Women’s Health Fair drives awareness and mission readiness > Eglin Air Force Base > Article Display


While the challenges of military life may push health and wellness to the background, events like the Women’s Health Fair Jan. 18, bring a crucial spotlight to the well-being of service members and their families.  

Personnel with the 96th Medical Group women’s health clinic, along with multiple helping agencies hosted the event at the Eglin Bayview Club to bring awareness to services, share valuable information aimed at achieving holistic well-being. 

“Having all these helping agencies available on base can open their eyes and let them know they are not alone,” said Col. Maribel Orante-Mangilog, 96th MDG cancer program director. “When women are tasked to deploy, it can be daunting, to think about daycare, and who’s going to take care of finances. There’s just so many things you think about when tasked and knowing there are organizations here for them, I think is a wonderful service.” 

Beyond personal benefits of the supporting agencies, the focus on overall health enables military personnel to maintain mission readiness, especially when navigating those deployments and having to juggle family responsibilities.  

“It can be really hard to get in to see your provider in a short amount of time,” said Capt. Ashley Fournier, 96th MDG OBY gynecology clinic midwife. “For women, things like doing their annual screenings and having all of their blood draws completed when tasked for a deployment can be complicated.”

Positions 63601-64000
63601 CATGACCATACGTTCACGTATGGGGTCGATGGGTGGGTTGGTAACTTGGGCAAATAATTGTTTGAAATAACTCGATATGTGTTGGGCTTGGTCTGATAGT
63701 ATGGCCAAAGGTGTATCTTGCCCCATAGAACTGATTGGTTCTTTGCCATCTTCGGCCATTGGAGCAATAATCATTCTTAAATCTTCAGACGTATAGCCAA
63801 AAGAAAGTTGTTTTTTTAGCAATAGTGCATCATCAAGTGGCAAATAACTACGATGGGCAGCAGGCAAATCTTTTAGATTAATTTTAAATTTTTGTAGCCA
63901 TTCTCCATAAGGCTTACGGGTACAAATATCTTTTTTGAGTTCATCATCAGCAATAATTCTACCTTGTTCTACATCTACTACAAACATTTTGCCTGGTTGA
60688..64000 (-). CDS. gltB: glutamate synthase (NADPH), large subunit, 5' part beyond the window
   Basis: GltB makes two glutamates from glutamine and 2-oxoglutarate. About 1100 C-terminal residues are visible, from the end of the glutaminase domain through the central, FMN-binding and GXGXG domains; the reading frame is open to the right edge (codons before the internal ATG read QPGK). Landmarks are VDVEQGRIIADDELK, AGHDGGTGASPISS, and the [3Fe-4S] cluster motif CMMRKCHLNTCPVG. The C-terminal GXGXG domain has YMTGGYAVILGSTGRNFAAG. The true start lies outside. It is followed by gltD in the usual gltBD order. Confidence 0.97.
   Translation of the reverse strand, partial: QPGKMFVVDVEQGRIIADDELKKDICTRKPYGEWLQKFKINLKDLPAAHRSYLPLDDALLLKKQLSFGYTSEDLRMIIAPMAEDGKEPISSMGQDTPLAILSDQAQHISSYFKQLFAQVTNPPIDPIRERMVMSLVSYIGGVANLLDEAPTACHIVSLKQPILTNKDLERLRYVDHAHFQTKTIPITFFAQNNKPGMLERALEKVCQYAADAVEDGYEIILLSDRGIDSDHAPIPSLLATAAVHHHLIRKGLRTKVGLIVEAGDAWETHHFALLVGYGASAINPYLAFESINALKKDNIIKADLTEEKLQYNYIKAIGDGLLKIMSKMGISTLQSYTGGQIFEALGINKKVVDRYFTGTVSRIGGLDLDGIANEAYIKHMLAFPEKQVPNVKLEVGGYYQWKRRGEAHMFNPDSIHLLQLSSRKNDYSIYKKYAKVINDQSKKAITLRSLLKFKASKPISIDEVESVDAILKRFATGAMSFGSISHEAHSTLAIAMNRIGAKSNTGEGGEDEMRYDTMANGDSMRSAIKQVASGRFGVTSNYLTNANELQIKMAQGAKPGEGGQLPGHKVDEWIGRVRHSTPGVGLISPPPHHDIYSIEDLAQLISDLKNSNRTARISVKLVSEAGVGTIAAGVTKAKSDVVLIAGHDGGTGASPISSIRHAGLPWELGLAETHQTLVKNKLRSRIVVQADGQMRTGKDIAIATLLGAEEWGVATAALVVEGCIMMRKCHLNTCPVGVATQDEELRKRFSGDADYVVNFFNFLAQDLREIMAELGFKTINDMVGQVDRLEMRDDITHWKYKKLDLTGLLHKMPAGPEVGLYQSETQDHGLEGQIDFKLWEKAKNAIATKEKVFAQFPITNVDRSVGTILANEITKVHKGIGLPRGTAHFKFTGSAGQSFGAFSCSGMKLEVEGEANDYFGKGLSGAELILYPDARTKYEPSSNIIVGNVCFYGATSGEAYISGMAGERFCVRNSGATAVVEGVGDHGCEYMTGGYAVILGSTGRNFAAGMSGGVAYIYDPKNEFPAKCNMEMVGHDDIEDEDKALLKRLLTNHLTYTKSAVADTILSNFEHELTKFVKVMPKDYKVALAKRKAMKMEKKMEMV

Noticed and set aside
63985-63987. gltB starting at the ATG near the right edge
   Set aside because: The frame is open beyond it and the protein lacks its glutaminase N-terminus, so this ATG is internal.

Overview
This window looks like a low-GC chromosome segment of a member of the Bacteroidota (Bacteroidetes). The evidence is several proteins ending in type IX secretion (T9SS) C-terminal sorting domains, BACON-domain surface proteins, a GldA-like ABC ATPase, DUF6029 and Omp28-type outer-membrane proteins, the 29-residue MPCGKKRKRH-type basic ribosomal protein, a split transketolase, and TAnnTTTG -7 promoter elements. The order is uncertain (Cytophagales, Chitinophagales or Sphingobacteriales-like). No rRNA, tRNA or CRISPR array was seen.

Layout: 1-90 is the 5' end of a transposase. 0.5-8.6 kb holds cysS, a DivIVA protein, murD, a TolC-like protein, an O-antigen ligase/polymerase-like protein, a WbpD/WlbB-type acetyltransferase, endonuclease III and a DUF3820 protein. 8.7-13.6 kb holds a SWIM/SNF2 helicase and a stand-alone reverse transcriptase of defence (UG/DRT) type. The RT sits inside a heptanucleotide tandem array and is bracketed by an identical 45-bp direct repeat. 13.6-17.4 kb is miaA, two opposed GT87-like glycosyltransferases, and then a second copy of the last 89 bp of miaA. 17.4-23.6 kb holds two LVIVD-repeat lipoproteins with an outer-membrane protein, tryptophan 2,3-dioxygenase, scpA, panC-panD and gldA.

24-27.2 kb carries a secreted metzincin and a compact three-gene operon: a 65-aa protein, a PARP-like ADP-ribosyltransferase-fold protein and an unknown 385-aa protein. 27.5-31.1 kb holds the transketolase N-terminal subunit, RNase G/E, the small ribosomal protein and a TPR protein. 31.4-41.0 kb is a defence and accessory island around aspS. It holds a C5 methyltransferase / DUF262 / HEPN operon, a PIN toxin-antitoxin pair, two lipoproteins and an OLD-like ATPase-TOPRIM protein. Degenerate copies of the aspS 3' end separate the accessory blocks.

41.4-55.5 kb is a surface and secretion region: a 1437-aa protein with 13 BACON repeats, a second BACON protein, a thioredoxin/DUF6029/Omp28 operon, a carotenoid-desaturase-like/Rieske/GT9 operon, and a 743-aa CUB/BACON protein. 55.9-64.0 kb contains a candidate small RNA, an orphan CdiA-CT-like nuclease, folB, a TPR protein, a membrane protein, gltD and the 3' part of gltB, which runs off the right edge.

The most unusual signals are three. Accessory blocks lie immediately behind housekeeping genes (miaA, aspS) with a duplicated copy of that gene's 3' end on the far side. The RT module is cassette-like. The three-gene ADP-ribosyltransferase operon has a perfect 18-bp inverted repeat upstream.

The Women’s Health Fair included over 50 helping agencies with invaluable information for whole body wellness to scheduling health screenings.  

“Each woman has different needs,” said Fournier. “I think it is really important for our health overall as women to anticipate those needs and one way to do that is schedule preventative care, annual screenings, family planning.” 

The various booths focused on mental fitness, financial stability, military, and family life consultation to spiritual wellbeing. Special demonstrations and activities were available from yoga to the art rave of zentangle, a way to create intricate images by drawing structured patterns. 

“It was really nice to see all the women come out,” said Fournier. “Having all the resources available to them and knowing they can find them all here I think is a great health benefit.” 

For those who missed the health fair, resources and educational materials for women’s health are available with Team Eglin’s Helping Agencies Team, HAT.  


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